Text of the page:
Another Disney example is Walt Disney World's The ExtraTERRORestrial Alien Encounter becoming Stitch's Great Escape! The original attraction, the theme parks' darkest, had the trapped audience menaced in the dark by a deadly Xenomorph-like alien. Because it fell firmly into What Do You Mean, It's Not for Kids? territory, it was revamped into a prequel to Lilo & Stitch in which the audience need not fear for its life and the worst thing Stitch does is belch in one's face. Since it didn't completely mitigate the frightening conceit of being trapped in the dark, however, the attraction not only alienated (so to speak) the original's fanbase but let down families hoping for harmless fun.
The three versions of Epcot's Journey into Imagination ride depict a process of de-Disneyfying a concept and then Disneyfying the result! Originally the musical salute to imagination was drenched in colorful whimsy — Zeppelins from Another World, a purple dragon named Figment, etc. In 1999, it was completely overhauled into a mundane-by-comparison non-musical tour through the "Imagination Institute" built primarily around optical illusions; Eccentric Mentor Dreamfinder was completely excised and Figment got only a cameo or two. This version went over so poorly that designers were assigned to take it and put some of the whimsy back in. In the third version, the tour is supposed to be ordered and mundane, but Figment playfully disrupts it again and again to prove that imagination needs room to run wild. And there's a lot of singing. While it will never replace the original in the hearts of Disney park die-hards, general consensus is that the third version's significantly better than the second.
In a non-movie related example, Disney managed to do this to themselves by censoring some things in Kingdom Hearts II's Port Royal level. Such as removing the part where Will aims a gun at his own head, giving the Rifle wielding UndeadPirates Crossbows instead, and toning down the special effects on Undead Pirates hit with magic spells. All of this was done in order to keep the game at a E10+ rating. An attempt which ultimately failed, because they left the scene where Undead!Barbossa drinks a bottle of wine to scare Elizabeth in the game.
Tarzan is a case where Disneyfication improved the original work. For instance, Burrough's virulent racist and xenophobic material was removed and a century's worth of scientific research about the true peaceful nature of gorillas was incorporated into the story.
Present-day original Disney Channel shows aren't exempt either - the third season of Kickin' It had the 15/16yo main characters throw a huge Halloween bash at a place they were housesitting while the B-plot involved people being chased by scary rednecks. Alcohol and guns, respectively, were glaringly absent.
Other studios now or once owned by Disney have adopted the practice as well:
The anti-religious theme of Miramax Films' 2000 film of the bookChocolat was softened by replacing the bitter churchman of the book with a town representative. Also, the town itself was made to look drab and ugly in the opening acts, when the very first scene in the book describes the heroine and her daughter watching a bright parade through the streets of the same town. The most egregious change is the ending — the novel contained a brief, drunken hookup between the heroine and a male supporting character, leaving her pregnant as she left the village to continue drifting. In the movie, the relationship between her and the man is developed into a full romantic subplot, he returns at the end, and the heroine decides she doesn't need to leave the village, breaking the cycle.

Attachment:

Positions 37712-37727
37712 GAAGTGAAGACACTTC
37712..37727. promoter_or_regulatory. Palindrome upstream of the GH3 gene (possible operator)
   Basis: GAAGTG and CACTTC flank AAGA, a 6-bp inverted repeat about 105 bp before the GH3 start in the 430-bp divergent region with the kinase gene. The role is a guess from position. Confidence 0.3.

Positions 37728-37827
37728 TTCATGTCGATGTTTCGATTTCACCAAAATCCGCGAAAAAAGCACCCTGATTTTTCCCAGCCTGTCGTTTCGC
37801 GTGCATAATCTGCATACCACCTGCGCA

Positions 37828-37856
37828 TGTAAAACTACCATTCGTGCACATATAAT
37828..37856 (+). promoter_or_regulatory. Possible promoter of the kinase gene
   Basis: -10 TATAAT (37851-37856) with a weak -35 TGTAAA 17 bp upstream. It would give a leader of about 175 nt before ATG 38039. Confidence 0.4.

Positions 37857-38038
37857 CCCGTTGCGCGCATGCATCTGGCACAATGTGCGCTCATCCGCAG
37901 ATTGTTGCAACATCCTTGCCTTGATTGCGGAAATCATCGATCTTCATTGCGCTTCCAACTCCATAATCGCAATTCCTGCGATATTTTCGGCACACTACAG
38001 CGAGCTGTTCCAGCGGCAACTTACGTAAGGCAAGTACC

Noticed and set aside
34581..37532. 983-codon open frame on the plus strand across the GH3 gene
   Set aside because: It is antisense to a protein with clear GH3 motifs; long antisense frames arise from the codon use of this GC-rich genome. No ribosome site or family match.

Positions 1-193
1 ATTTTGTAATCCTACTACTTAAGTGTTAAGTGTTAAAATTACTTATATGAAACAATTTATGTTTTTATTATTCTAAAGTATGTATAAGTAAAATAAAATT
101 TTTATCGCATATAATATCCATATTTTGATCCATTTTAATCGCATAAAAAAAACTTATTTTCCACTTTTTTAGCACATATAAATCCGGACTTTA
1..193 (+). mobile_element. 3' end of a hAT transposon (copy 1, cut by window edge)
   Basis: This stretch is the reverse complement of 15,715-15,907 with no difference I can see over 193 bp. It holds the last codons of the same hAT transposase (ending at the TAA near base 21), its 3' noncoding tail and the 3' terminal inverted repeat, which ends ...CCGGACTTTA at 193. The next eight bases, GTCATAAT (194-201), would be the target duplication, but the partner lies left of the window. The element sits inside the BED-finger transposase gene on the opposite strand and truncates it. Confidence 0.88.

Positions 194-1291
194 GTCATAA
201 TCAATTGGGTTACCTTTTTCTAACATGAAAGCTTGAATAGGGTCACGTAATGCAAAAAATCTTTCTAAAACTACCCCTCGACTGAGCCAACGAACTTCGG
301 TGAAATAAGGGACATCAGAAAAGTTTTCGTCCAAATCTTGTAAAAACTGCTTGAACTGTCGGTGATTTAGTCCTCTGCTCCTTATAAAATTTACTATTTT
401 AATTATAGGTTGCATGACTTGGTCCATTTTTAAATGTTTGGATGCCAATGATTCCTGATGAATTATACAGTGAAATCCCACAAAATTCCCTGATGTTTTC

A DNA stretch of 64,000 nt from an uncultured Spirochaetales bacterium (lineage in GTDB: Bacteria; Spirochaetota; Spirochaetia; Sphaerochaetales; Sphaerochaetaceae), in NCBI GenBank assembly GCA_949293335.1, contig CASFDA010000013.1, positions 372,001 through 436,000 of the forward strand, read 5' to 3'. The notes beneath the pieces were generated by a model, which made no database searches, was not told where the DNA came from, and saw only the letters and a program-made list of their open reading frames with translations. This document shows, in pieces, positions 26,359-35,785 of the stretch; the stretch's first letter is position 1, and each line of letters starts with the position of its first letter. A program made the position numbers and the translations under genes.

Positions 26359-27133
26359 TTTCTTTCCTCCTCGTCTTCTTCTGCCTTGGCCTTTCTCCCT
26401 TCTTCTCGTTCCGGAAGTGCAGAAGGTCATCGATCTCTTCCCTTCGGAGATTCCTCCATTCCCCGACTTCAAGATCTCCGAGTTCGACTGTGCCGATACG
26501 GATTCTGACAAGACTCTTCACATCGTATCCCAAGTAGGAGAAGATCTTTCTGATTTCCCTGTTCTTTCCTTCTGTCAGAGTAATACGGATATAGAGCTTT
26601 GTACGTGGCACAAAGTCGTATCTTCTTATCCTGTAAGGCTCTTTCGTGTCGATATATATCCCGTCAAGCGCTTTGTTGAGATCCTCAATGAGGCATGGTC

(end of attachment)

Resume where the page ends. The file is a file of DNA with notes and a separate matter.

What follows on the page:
The 1995 Hollywood Pictures film version of The Scarlet Letter starring Demi Moore not only has Hester, Dimmesdale, and Pearl riding off into the sunset, but also Dimmesdale is saved from hanging by a convenient tribe of Native Americans. Though to be entirely fair, director Roland Joffe explicitly stated that the film was only very "loosely" based on the book.
Disney's old The Swamp Fox series softened a few things too. The blacks, like Marion's servant Oscar and the maid Dehlia, are just called 'servants' or for the men 'boys', they're never indicated to be slaves. And of course, there's no mention of how Marion, like many slave owners,sometimes raped female slaves. The Tories are made more out and out bad guys, when things were a lot more complex during the real American Revolution. Canada, the birthplace of series lead Leslie Nielsen, actually banned the series because of that part. And Marion's wife, Mary Videaux, was also his cousin, and that got cut.
Fairies in general. Case in point: Tinker Bell (who dies for real in the original novel). Though you do see some of it peeking through in the first Peter Pan movie, all traces of traditional Fair Folk sociopathy are gone in later appearances.
Most of the dubbings of 4Kids Entertainment tend to do this, removing all the religious/ pagan/ demonic imagery, removing violence and firearms, removing almost all the references to death and murder and removing all the fanservice...You got the idea.
Nelvana is guilty of this too. Cardcaptor Sakura for example was basically torn in half to get rid of context unsuitable for Western demographic (eg. implied incest and underage romance). This is more in terms of context rather than narrative however, given the dialogue and characterizations are actually somewhat less cutesy and whimsical than the original Japanese original.